The C3 has a single TV tuner for digital TV (DVB-T2/C/S2) and a CI+ slot. Watching and recording another channel at the same time is not possible. There is support for Apple Airplay 2 and Google Cast for YouTube and Netflix. The media player supports major formats, subtitles, and HDR. Only Xvid refuses. Since this year, LG has supported DTS again. It plays the soundtracks and can pass them on to an AV receiver via eARC.

The Quick Cards offers many additional functions, from extensive home office options to sports results. With Always Ready, you turn the TV into a decorative piece in the living room. Multi-View, launched via the Quick Menu, lets you view two sources simultaneously. However, not all combinations are possible. For example, you cannot combine live TV with an HDMI input. Two HDMI sources are then possible. Another new feature in webOS is the personal image settings wizard. The TV shows you several images, and based on which of those images you prefer, it creates a personal set of settings for you.

LG OLED55C34LA – Image processing

The C3’s image processing matches the results we saw on the G3. That is, of course, no surprise because both models use the same processor, the Alpha9 Gen6. The improvements compared to last year are limited. An AI Super-resolution upscaling algorithm delivers excellent noise reduction and beautiful upscaling. Be careful with the ‘Sharpness’ and ‘Super resolution’ settings; creating false detail is easy. The processor also has a solid solution for block formation and color bands. Set ‘MPEG noise reduction’ and ‘Smooth gradation’ to the ‘Low’ position, and most image defects disappear. Only in our Game of Thrones scene did we have to swerve to the middle position. There is minimal loss of detail; in such cases, you can decide whether to leave a little banding behind. Like the G3, the C3 failed with an obvious combing effect in one of our deinterlacing tests but proved to be no problem in further testing.

No novelties in terms of motion sharpness. Thanks to its fast response time, the OLED screen is not bothered by lingering images or vague edges. The finest detail remains hidden, but it remains a very good result. You can activate Black Frame Insertion (BFI ) via the ‘OLED Motion’ setting, but the minimal extra detail is not worth it since the image then visibly flickers. You can activate motion interpolation via TruMotion. Fast camera movements in movies are then displayed smoothly. The C3 can do that without introducing excessive image artifacts but can’t always keep pace with fast motion. ‘Cinematographic Movement’ is the best setting for purists.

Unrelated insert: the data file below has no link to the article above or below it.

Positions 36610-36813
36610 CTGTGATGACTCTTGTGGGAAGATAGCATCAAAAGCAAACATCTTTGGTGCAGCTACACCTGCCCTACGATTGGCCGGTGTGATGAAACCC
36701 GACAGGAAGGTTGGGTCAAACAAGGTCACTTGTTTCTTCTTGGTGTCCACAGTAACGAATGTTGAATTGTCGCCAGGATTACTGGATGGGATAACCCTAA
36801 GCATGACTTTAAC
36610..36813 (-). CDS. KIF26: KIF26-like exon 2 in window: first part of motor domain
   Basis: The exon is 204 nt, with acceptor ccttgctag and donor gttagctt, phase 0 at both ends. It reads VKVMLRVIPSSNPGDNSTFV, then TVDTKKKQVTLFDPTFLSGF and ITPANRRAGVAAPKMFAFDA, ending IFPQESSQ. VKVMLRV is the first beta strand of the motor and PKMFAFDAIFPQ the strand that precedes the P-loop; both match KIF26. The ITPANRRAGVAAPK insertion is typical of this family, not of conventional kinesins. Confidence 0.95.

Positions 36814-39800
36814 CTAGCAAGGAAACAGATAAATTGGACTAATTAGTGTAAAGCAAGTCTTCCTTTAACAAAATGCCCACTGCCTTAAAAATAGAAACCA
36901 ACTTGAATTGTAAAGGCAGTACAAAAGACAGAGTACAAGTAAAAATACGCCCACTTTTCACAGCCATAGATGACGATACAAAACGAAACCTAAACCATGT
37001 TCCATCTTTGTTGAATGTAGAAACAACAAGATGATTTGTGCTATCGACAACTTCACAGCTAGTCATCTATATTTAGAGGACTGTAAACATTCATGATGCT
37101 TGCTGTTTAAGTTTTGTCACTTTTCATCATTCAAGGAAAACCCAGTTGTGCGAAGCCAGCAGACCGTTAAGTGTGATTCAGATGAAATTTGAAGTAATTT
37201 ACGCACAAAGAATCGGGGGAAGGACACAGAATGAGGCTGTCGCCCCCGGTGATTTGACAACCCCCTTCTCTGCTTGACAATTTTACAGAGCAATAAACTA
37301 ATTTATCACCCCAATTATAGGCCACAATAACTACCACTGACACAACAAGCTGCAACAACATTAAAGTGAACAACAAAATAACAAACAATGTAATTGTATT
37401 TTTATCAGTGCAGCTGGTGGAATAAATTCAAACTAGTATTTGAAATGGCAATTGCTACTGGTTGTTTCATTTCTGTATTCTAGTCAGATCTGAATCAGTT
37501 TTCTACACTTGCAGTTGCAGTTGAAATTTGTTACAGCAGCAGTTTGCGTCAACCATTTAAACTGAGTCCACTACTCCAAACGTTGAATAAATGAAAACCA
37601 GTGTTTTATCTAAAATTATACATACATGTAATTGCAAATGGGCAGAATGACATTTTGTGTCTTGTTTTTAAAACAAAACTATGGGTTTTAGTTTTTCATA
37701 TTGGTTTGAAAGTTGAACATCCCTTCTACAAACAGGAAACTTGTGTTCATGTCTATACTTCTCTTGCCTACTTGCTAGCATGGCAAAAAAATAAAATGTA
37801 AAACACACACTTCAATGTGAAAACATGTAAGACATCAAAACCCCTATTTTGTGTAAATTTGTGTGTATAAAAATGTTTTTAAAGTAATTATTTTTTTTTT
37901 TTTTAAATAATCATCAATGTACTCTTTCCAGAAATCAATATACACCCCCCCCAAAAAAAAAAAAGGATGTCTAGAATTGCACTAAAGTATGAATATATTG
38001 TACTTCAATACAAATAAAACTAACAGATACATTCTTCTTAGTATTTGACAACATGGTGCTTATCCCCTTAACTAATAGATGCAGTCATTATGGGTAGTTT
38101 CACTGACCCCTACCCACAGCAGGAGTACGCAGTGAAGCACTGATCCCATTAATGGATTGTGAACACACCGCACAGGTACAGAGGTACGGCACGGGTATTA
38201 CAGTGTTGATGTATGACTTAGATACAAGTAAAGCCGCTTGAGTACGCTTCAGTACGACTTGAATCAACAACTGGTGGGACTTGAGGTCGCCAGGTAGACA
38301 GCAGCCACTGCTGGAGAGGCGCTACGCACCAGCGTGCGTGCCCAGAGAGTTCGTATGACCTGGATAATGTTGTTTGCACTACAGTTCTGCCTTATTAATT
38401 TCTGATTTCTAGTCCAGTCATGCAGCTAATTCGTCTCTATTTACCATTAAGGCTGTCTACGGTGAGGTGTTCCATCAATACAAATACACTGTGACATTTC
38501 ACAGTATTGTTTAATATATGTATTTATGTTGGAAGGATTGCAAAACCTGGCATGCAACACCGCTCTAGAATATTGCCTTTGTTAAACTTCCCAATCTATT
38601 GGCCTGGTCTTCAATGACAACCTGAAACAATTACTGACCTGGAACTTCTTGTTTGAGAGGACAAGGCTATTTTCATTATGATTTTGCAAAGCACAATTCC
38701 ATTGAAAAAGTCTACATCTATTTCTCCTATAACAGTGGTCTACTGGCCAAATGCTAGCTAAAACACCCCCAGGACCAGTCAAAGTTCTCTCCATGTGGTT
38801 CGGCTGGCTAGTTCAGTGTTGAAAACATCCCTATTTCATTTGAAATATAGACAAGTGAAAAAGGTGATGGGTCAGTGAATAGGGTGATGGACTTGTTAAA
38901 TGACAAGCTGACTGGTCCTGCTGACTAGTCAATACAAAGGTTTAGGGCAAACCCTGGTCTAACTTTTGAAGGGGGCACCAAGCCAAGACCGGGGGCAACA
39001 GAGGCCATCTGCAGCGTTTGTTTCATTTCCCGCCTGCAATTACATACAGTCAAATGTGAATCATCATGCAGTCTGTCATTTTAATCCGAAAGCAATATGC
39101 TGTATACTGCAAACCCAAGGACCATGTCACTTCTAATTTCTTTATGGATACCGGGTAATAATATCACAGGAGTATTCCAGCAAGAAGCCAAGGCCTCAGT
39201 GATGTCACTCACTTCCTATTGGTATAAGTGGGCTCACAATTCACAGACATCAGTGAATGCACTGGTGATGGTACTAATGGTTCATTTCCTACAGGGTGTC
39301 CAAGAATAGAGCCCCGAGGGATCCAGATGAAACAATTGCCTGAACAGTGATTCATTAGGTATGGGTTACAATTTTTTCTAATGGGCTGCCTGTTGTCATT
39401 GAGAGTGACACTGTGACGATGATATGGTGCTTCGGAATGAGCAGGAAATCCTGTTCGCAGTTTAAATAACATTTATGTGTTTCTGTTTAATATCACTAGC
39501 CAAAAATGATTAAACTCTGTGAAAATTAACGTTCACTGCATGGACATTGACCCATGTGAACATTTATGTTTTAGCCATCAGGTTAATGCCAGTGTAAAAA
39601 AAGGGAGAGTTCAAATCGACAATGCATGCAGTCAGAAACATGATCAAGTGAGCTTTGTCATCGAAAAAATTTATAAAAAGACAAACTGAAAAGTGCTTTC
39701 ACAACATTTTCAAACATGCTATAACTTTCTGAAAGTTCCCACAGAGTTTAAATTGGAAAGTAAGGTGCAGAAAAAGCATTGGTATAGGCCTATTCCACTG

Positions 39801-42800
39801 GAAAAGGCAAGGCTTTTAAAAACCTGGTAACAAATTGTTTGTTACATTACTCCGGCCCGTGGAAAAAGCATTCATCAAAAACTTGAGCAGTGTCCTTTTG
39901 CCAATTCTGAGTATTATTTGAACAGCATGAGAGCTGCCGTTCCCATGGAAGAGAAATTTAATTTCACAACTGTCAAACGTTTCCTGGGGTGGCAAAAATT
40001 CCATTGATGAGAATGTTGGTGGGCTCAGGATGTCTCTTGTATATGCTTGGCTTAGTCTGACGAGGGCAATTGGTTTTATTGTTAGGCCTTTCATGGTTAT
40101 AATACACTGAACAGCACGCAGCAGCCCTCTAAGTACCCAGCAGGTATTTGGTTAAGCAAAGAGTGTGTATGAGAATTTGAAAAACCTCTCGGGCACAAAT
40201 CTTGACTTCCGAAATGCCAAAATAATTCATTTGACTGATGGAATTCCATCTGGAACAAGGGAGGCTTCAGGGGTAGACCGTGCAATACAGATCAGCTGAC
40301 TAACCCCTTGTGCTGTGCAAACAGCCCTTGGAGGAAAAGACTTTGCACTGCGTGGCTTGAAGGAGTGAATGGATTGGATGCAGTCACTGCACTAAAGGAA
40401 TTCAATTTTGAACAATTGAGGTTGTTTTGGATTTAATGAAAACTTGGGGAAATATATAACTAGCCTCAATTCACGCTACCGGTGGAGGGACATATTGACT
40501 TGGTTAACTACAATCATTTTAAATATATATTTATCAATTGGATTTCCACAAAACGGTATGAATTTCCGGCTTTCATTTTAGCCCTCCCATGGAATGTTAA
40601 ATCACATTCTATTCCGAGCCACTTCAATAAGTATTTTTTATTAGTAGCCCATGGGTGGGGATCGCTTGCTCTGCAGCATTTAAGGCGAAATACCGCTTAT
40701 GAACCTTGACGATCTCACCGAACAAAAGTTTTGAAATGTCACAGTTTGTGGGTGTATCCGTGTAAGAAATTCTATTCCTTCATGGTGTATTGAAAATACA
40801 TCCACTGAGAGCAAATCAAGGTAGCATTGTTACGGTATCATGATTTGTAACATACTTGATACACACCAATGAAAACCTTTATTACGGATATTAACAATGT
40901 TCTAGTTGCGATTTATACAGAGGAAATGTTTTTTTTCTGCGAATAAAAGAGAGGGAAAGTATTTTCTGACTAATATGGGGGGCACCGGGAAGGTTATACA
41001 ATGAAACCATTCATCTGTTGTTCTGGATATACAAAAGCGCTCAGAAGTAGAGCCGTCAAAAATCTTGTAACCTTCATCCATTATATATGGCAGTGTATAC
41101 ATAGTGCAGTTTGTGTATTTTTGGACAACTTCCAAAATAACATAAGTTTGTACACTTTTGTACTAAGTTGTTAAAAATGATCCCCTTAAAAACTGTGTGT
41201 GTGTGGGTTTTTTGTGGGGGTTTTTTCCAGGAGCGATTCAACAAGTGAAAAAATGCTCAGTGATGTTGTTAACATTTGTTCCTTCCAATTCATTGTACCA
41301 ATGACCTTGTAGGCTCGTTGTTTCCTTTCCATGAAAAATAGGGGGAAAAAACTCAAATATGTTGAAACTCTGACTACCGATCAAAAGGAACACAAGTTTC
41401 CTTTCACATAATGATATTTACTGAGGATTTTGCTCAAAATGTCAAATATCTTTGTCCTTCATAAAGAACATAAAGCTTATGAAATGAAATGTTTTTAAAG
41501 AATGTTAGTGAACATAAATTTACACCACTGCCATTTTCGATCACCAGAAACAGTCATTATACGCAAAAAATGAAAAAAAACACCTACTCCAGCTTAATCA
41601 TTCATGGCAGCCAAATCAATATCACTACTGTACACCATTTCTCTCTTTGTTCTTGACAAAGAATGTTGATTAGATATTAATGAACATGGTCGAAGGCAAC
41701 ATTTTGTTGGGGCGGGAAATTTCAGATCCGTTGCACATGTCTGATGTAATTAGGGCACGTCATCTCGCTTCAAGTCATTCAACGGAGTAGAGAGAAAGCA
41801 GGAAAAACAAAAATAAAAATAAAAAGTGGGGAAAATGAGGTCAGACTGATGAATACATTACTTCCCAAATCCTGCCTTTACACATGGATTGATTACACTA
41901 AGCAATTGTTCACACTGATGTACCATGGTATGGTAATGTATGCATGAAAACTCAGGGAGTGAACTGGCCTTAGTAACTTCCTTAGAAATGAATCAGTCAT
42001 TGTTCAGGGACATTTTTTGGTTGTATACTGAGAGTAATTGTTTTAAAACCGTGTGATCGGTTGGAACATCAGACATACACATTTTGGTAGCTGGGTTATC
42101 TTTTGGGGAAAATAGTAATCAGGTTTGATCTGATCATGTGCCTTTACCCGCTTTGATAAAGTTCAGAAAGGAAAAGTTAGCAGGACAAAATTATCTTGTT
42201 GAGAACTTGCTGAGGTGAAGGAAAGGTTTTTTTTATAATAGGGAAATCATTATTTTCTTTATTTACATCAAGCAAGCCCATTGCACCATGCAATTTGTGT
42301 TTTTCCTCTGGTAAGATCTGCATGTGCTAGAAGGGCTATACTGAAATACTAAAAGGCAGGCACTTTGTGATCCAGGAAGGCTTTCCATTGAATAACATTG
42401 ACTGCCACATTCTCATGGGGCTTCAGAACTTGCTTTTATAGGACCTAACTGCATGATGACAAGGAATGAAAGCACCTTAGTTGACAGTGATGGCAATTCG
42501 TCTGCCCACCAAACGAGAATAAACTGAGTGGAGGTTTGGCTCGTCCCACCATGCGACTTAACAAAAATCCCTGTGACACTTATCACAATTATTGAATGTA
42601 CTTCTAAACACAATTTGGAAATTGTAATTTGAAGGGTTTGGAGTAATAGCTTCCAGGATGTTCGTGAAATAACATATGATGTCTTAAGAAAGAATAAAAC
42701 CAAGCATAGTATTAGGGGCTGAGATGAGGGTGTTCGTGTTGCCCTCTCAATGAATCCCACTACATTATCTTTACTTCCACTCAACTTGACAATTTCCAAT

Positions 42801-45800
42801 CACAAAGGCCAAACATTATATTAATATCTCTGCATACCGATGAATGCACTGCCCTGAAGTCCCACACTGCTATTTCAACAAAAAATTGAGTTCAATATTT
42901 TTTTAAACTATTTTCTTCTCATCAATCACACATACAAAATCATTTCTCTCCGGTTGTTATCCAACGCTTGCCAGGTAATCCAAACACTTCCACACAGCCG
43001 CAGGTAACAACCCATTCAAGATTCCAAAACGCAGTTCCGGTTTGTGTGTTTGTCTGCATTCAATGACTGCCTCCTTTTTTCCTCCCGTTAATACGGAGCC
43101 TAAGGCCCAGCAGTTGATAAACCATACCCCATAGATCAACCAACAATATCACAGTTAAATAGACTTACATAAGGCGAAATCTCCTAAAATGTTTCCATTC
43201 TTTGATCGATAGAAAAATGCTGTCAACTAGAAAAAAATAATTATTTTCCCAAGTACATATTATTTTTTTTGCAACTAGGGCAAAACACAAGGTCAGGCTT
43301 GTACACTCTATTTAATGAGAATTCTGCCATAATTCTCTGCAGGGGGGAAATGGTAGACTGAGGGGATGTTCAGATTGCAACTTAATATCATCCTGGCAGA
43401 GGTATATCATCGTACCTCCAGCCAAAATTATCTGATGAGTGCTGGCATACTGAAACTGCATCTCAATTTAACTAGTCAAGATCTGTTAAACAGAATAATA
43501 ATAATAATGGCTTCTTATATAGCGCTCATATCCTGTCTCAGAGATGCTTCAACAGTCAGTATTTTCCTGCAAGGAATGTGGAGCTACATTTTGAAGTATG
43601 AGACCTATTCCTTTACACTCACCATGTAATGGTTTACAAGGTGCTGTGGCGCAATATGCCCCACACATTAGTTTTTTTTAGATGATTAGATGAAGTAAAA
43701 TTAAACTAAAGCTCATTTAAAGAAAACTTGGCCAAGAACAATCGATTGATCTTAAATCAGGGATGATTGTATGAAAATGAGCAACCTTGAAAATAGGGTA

Main settings

General Advanced Setting Advanced Setting
Picture Mode: Filmmaker Mode / Cinema
Aspect Ratio: Original Scanning: On
General / Energy Saving: Off or Auto

OLED Pixel Brightness: 80
Contrast: 85
Black Level: 50
Auto Dynamic Contrast: Off
Maximum Brightness: Off
Gamma: 2.2 / BT.1886
Motion Eye Care: Off


Color Depth: 50
Tint: 0
Color Gamut: Auto
White Balance Color Temperature: Warm50


Sharpness: 10
Super Resolution: Low
Noise Reduction: Low
MPEG Noise Reduction: Low
Smooth Gradation: Low-Mid
True Cinema: On
TruMotion: Cinematic or Natural

OLED Motion: off

LG OLED55C34LA – Picture quality

The C3 uses an OLED evo panel with Brightness Booster, the same panel as last year. The MLA layer is reserved for the G3.

Our sample had very good uniformity, with no visible deviation in dark and bright images. You get fantastic images from the Filmmaker mode that presents a top calibration. A touch of blue is missing in the brightest shades of the grayscale, but even then, the error remained below the visible limit. The colors are amazing, with very accurate skin tones.

The only comment we can make is that a little bit of black detail is missing, but fortunately, that does not lead to disturbing flaws. This was hardly noticeable in the Harry Potter scene and certainly not in The Revenant. You can always switch to Cinema mode, which uses a gamma that reveals a little more black detail.


THERE IS no MLA panel, so there is no impressive peak brightness increase like on the G3. In Filmmaker mode, we measure a peak of 880 nits on a 10% window and 170 nits on the completely white screen. It is striking that LG is quite generous with light across the line; only on the completely white field does it squeeze the light a little more. But rest assured, these are excellent results and put the C3 clearly at the forefront of the list in this category. Just to give a comparison, the G2 could only outperform 8% on the 2% and 10% windows, but it lags over 20% on the medium windows, while the all-white field gives identical results.